The first butterflies showed up here about a month ago, when the Lilacs were in bloom. Then the Ninebark came into flower, and the garden started buzzing. Soon after that the very fragrant Valerian joined them. It's been busy with various butterflies ever since, one of my favourite times in the garden here.
The Eastern Tiger Swallowtail was one of the earliest to show up, and the largest I've seen yet. It likes the Lilacs, but here it is visiting the Valerian, just the other day.
The Red Admiral has been around several weeks too, looking just a little tattered.
This is our big Ninebark shrub, covered in masses of intricate white blossoms for about a week, and absolutely buzzing with bees, wasps and flies when it's at peak bloom. You can hear the entire shrub buzzing with hundreds of insects as you get close.
All the tiny pistils and stamens obviously have what it takes to attract insects. Of all the shrubs we have here, this is the best for pollinators.
This Little Wood-Satyr has spent a lot of time on the Ninebark blossoms.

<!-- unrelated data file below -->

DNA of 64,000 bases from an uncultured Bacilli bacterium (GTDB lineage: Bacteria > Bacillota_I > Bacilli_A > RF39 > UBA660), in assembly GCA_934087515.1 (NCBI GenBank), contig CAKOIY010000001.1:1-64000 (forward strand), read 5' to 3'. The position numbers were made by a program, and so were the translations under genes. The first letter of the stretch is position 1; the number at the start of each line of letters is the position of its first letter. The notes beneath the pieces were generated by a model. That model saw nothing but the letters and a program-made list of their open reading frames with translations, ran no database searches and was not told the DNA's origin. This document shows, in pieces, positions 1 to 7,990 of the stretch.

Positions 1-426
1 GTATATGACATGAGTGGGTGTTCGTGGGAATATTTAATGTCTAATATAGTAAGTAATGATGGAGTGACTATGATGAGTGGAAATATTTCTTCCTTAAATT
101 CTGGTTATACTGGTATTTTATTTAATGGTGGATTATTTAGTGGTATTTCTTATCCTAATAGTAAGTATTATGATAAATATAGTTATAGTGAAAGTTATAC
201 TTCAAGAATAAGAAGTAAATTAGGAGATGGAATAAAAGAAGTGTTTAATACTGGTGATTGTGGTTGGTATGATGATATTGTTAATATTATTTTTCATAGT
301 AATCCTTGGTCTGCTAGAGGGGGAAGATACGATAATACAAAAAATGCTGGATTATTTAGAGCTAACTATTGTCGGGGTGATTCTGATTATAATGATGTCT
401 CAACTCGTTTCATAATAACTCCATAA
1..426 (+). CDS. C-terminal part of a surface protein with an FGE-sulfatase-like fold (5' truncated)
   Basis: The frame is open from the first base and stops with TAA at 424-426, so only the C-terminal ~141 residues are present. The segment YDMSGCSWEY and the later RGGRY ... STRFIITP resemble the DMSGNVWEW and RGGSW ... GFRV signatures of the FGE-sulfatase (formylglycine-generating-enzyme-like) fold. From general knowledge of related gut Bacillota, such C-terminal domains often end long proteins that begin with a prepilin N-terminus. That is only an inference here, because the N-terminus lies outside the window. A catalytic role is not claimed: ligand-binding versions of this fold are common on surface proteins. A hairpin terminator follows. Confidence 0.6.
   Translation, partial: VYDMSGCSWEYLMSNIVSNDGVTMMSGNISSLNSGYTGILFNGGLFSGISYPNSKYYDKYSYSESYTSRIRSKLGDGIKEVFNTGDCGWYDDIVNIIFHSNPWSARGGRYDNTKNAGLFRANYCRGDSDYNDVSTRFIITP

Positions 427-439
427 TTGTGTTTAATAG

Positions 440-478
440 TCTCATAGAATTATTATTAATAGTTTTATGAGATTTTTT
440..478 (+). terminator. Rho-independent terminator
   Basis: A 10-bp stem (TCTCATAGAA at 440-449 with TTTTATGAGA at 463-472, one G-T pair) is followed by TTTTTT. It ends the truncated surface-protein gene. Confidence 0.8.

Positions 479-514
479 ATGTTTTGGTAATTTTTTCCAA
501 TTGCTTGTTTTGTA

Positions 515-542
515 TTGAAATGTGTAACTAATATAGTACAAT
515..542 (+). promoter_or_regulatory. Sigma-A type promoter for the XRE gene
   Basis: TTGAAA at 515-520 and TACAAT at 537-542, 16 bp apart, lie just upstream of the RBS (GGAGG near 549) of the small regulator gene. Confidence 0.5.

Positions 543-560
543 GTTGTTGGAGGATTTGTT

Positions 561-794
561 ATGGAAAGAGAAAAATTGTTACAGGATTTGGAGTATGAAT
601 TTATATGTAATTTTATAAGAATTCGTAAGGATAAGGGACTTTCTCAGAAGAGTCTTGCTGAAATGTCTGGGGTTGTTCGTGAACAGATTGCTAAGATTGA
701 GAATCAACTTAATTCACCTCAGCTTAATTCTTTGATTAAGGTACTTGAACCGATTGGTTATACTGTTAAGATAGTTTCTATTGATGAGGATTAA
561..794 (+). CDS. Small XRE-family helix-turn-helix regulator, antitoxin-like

This to me looks like a Pearly Crescent, though it's missing one antenna. I have to take a really close look at an enlarged picture of this and compare it to the one below to see the difference. (and there's an intermediate form too). I use the simple "Photo Field Guide to the Butterflies of Southern Ontario".
And here is the very similar Northern Crescent, perhaps the most tattered one I have ever seen still flying!
A healthier looking Northern Crescent.
The smallest of all these, though the picture makes it seem big, is the Spring Azure, a tiny butterfly that appeared just white to my eye. More butterflies to come; these are just about half of the species I've identified.